When the Karzai government announced last week that it would be reinstating Abdul Rashid Dostum, the controversial Uzbek general, as Chief of Staff of the Army, the cries of foul and protest rang loud. Though the position is largely symbolic, critics of the Karzai government openly accused the president of making a deal with the "notorious warlord."
When it comes to Afghan politics there is usually more than meets the eye, and Dostum's case is no exception. As usual in Afghanistan it involves some back room deals. The roots of which go back to August 2009 when President Karzai allowed Dostum, the paramount head of Afghanistan's Uzbek community (which accounts for 10 percent of the country's population), back into the country after several months of exile in Turkey. Dostum had been expelled (if only briefly) for kidnapping Akbar Bey, a political rival who had betrayed him. Akbar Bey who had previously worked for Dostum turned on him in 2006 and created his own party which aimed to steal members from Dostum's Jumbesh Party.
The condition of Dostum's return to the country was that he would bring tens of thousands of Uzbek votes for Karzai with him. The Uzbeks are intensely loyal to Dostum whom they see as an ethno-secular defender of their rights vis-a-vis the Taliban and Pashtun-Tajik-dominated central government. It was Dostum who rode on horseback alongside mounted U.S. Special Forces and brought down the oppressive Taliban regime in November 2001. Most Uzbeks see him as a milli kahraman (national hero). The Uzbeks tend to vote as a block as they are told to by Dostum and, upon his return, he urged them to vote for Karzai. By all accounts the Uzbeks came out in large numbers and voted for the incumbent president in last summer's election.
In return, Dostum's Jumbesh Party selected several Uzbeks for positions in the Cabinet Karzai was to choose in the fall. But then, in a surprise demonstration of its independence, on Jan. 2, 2010, parliament rejected 17 of Karzai's 24 nominees, two of which were Uzbeks. (Of those nominees that were approved, only one was an Uzbek, Wahidullah Sharani, an independent Uzbek unaffiliated with Dostum's Jumbesh Party. Ismail Khan, a Tajik warlord from Herat was similarly rejected as Minister of Power and Water.)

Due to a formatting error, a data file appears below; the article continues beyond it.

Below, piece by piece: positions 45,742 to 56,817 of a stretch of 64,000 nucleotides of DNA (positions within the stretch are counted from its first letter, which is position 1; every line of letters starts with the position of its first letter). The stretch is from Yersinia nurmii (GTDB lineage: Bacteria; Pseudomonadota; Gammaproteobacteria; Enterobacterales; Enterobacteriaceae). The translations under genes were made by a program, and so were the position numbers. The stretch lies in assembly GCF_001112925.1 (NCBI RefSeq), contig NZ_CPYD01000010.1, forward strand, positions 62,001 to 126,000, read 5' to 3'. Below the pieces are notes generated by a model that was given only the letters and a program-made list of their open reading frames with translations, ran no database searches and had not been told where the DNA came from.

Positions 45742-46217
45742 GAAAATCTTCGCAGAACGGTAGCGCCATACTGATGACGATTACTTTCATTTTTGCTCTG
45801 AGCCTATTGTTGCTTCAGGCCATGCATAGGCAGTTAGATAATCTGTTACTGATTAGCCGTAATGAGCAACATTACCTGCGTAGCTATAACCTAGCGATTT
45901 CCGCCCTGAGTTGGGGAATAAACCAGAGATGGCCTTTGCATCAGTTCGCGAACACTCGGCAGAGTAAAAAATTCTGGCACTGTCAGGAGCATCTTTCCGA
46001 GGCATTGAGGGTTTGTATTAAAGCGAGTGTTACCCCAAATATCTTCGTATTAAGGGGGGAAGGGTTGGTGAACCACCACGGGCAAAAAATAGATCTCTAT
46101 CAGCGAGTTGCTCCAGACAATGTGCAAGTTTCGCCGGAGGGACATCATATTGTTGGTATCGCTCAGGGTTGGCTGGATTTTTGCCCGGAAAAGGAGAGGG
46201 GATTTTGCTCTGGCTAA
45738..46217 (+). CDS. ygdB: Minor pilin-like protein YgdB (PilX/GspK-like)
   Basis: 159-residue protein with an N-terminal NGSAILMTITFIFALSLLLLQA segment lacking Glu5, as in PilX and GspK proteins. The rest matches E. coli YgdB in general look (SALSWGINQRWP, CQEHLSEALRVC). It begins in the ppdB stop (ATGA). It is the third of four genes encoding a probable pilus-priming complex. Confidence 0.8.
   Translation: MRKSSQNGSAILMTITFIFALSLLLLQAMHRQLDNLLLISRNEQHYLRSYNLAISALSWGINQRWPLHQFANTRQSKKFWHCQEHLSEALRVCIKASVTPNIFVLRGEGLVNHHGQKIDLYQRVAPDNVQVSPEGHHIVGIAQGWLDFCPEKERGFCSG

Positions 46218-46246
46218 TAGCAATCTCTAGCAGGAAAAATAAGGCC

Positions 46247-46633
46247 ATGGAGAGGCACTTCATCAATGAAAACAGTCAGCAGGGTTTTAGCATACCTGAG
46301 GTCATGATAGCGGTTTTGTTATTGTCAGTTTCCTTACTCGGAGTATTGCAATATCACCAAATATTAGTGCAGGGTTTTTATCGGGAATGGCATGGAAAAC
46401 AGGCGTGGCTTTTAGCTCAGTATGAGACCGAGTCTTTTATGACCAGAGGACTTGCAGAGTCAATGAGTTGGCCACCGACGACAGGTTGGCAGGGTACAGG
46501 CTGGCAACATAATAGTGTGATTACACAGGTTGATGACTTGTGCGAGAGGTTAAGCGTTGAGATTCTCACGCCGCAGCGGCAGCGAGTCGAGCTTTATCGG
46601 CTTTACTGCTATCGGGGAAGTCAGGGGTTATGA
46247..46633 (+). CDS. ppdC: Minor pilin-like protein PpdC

Several of those who were nominated for the Cabinet have been described as representatives of ethnic jang salaran (warlords). One member of parliament claimed that in rejecting the nominees of men like Dostum or Ismail Khan himself, they were freeing Karzai up to choose more qualified candidates who did not have allegiance to provincial power brokers.
This recent move by Karzai to reinstate Dostum to the position of Chief of Staff of the Afghan Army is an obvious effort to placate his warlord supporter who was obviously angry at not having a greater say in the government that he helped instate in 2001. The Afghan president still needs Dostum to continue his efforts to keep the Taliban out of the increasingly unstable flatlands of Afghan Turkistan, the northern third of the country.
For the time being at least Karzai has brought Dostum and his Uzbek coalition into his political fold. The president would seem to be continuing this delicate balancing act which has been described as "caving in to warlords" by outsiders who might not have his understanding of the importance of keeping the Afghan factions that destroyed Afghanistan in the 1990s in check. If Karzai had not reestablished his alliance with Dostum, he may have lost the trust of the strategically located Uzbeks who have supported his government thus far. As for the future, Dostum who was once an opponent of Karzai seems to have tested the winds and found that he gains more from working with the president, while Karzai is happy to keep his former enemy close at hand.
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